This is a basic introduction to the study of film, which includes film history as well as elements of film form such as mise-en-scène, editing, cinematography, sound, film genres, and the narrative structures of films. Each of these subjects brings with it an array of terms that we’ll use when discussing and analyzing films; our required text, The Film Experience (4th ed.) will be the source of those terms as well as a resource for explanations and illustrations, supplemented by the frequent in-class screening of clips, trailers, and shorts (even a cartoon or two).  But our primary focus will be 12 feature-length films that range across time -- from the 1920s till recently -- and genres (comedy, horror, musical, crime etc.)  There will be at least one silent film, one foreign film, several black-and-white films, and R-rated films.  (If graphic language, nudity, sexuality and/or violence will offend you, you should drop the class.)  All films will be screened twice on the day before we discuss them, and all will be on reserve and available to you in the library.  Each week will feature a different film, and by the end of the semester you will have seen some great films, plus you’ll be acquainted with many film artists and films that are new to you:  you’ll be a more knowledgeable, sophisticated filmgoer.


ENG 280 Introduction to Film

004 MWF 12:00 pm - 12:50 pm

W C Foreman

This section of ENG 280 is an introduction to the study of the movies as a narrative art and a cultural document, with emphasis on the former.  The movies we will watch will be chosen from a variety of genres, national cinemas, and time periods.  The course will develop students' skills in interpretation and analysis of film and in evaluating competing interpretations of films.  The “evaluation” of movies we will do will not be about assigning stars or pointing thumbs up or down, nor will the evaluation of interpretations necessarily be designed to accept one and reject its competitors.  All the movies for this section will be about, though not at all exclusively about, monsters.  What makes something a “monster”?  How are monsters made?  Who makes monsters?  What is the relation between “monster” and “point of view”?  “Monsters” are a thread, a common theme we will follow through the course, though we will by no means treat each movie as simply a “monster movie.”  We are not tracing a genre: only two or at most three of our movies would be likely to show up in a list of either “monster” or “horror” movies.  We will visit many other genres: westerns, private eye movies, comedies (silent and screwball), science fiction, psychological thrillers, musicals, and more.  Offers UK Core credit for Intellectual Inquiry in the Humanities.  Does not fulfill ENG premajor requirement.  Can be taken for ENG Major Elective credit.  Provides ENG minor credit.  Credit will not be given to students who already have credit for ENG 281.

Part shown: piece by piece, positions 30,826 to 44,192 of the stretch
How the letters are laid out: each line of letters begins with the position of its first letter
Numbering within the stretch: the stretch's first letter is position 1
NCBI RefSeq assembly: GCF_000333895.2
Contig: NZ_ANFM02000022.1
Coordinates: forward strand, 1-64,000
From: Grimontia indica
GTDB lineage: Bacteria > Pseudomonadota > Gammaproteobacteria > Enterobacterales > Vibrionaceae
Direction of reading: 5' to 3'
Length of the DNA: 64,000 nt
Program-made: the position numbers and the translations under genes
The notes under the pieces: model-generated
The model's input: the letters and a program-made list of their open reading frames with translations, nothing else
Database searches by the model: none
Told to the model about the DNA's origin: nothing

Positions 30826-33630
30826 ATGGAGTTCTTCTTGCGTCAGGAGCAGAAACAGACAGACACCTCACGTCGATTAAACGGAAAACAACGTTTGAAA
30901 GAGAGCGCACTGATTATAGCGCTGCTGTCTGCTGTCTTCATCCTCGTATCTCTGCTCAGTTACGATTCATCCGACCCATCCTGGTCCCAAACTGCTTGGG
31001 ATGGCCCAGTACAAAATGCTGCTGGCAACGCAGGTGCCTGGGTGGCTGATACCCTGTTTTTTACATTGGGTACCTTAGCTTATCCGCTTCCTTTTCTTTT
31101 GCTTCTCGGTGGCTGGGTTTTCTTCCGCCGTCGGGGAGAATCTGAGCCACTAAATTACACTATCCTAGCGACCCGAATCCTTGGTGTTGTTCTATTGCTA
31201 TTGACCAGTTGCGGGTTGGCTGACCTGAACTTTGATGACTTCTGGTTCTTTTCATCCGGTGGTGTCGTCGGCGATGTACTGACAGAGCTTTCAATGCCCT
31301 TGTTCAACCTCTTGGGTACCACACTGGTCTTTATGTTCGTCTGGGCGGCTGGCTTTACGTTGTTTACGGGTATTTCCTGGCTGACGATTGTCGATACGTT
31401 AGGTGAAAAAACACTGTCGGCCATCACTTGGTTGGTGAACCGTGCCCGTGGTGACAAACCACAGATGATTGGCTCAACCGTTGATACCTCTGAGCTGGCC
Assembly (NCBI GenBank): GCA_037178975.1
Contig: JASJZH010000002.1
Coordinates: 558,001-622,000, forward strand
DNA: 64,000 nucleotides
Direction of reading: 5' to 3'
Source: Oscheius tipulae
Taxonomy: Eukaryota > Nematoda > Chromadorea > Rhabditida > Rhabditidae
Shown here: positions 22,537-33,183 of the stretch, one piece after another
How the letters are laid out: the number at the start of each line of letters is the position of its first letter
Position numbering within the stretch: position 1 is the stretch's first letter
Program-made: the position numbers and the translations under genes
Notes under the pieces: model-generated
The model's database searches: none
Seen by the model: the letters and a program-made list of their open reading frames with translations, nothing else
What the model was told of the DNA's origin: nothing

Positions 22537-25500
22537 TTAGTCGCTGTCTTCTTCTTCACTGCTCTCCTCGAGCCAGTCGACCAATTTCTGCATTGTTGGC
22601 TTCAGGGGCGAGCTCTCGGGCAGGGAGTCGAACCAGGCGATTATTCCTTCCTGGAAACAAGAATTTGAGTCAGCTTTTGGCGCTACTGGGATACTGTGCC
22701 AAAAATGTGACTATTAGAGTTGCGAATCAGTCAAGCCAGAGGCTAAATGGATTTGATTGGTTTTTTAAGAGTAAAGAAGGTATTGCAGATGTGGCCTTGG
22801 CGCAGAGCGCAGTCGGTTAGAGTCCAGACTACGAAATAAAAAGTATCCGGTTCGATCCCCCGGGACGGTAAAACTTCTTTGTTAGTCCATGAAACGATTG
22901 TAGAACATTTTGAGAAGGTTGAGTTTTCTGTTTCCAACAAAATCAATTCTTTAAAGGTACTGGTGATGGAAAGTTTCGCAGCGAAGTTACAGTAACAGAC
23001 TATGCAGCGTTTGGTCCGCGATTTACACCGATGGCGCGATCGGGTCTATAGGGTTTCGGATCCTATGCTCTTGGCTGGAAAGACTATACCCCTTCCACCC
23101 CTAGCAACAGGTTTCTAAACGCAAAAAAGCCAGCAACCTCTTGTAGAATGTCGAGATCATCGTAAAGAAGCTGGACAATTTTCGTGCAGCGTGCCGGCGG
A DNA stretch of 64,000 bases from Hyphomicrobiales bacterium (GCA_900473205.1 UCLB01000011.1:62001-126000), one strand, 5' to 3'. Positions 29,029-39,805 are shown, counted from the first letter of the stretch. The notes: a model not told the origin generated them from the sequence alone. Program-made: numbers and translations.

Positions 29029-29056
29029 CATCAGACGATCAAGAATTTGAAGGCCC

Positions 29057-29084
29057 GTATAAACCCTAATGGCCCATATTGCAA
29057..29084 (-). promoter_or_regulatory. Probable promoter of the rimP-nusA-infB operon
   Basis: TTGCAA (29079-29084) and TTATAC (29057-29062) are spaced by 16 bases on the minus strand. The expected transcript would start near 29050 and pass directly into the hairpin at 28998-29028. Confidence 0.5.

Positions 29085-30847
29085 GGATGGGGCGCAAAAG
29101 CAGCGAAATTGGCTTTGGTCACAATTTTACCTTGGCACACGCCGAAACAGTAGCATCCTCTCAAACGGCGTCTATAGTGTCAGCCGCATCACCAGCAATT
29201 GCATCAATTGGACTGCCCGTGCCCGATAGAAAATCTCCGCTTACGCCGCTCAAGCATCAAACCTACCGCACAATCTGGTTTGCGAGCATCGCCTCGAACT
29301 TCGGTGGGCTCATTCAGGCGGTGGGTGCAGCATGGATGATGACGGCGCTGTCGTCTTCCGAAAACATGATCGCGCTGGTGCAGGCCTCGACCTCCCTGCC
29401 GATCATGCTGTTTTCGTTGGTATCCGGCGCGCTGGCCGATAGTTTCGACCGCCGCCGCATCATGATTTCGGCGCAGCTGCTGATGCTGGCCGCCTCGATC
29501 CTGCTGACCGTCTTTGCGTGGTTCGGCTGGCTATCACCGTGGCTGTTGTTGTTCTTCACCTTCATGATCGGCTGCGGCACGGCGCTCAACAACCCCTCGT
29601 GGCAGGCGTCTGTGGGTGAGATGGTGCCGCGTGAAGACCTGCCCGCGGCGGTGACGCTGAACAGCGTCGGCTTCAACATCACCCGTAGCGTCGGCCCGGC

ENG 284 History of Film I